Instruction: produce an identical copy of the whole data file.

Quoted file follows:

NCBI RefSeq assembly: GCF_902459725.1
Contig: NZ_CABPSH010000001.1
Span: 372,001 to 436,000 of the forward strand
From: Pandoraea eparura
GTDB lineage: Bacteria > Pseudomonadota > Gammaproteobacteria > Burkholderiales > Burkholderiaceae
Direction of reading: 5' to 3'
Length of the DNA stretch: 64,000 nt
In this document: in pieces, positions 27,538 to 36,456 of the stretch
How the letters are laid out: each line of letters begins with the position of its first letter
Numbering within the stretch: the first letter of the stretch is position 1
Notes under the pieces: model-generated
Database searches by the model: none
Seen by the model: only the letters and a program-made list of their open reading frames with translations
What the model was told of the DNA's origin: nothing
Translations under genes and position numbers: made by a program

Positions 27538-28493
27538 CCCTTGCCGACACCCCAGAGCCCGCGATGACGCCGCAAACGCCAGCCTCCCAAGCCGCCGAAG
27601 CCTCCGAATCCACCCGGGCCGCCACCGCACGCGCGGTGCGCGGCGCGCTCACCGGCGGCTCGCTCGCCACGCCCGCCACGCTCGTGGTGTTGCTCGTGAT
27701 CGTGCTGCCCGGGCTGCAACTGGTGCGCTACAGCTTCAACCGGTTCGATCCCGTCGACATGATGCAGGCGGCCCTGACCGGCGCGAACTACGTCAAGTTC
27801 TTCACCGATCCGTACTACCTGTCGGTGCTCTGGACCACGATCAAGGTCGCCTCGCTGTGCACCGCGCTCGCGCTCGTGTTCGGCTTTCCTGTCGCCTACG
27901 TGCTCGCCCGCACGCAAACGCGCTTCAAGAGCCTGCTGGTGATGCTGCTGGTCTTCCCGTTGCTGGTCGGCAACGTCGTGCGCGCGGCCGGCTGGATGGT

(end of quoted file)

NCBI RefSeq assembly: GCF_902459725.1
Contig: NZ_CABPSH010000001.1
Span: 372,001 to 436,000 of the forward strand
From: Pandoraea eparura
GTDB lineage: Bacteria > Pseudomonadota > Gammaproteobacteria > Burkholderiales > Burkholderiaceae
Direction of reading: 5' to 3'
Length of the DNA stretch: 64,000 nt
In this document: in pieces, positions 27,538 to 36,456 of the stretch
How the letters are laid out: each line of letters begins with the position of its first letter
Numbering within the stretch: the first letter of the stretch is position 1
Notes under the pieces: model-generated
Database searches by the model: none
Seen by the model: only the letters and a program-made list of their open reading frames with translations
What the model was told of the DNA's origin: nothing
Translations under genes and position numbers: made by a program

Positions 27538-28493
27538 CCCTTGCCGACACCCCAGAGCCCGCGATGACGCCGCAAACGCCAGCCTCCCAAGCCGCCGAAG
27601 CCTCCGAATCCACCCGGGCCGCCACCGCACGCGCGGTGCGCGGCGCGCTCACCGGCGGCTCGCTCGCCACGCCCGCCACGCTCGTGGTGTTGCTCGTGAT
27701 CGTGCTGCCCGGGCTGCAACTGGTGCGCTACAGCTTCAACCGGTTCGATCCCGTCGACATGATGCAGGCGGCCCTGACCGGCGCGAACTACGTCAAGTTC
27801 TTCACCGATCCGTACTACCTGTCGGTGCTCTGGACCACGATCAAGGTCGCCTCGCTGTGCACCGCGCTCGCGCTCGTGTTCGGCTTTCCTGTCGCCTACG
27901 TGCTCGCCCGCACGCAAACGCGCTTCAAGAGCCTGCTGGTGATGCTGCTGGTCTTCCCGTTGCTGGTCGGCAACGTCGTGCGCGCGGCCGGCTGGATGGT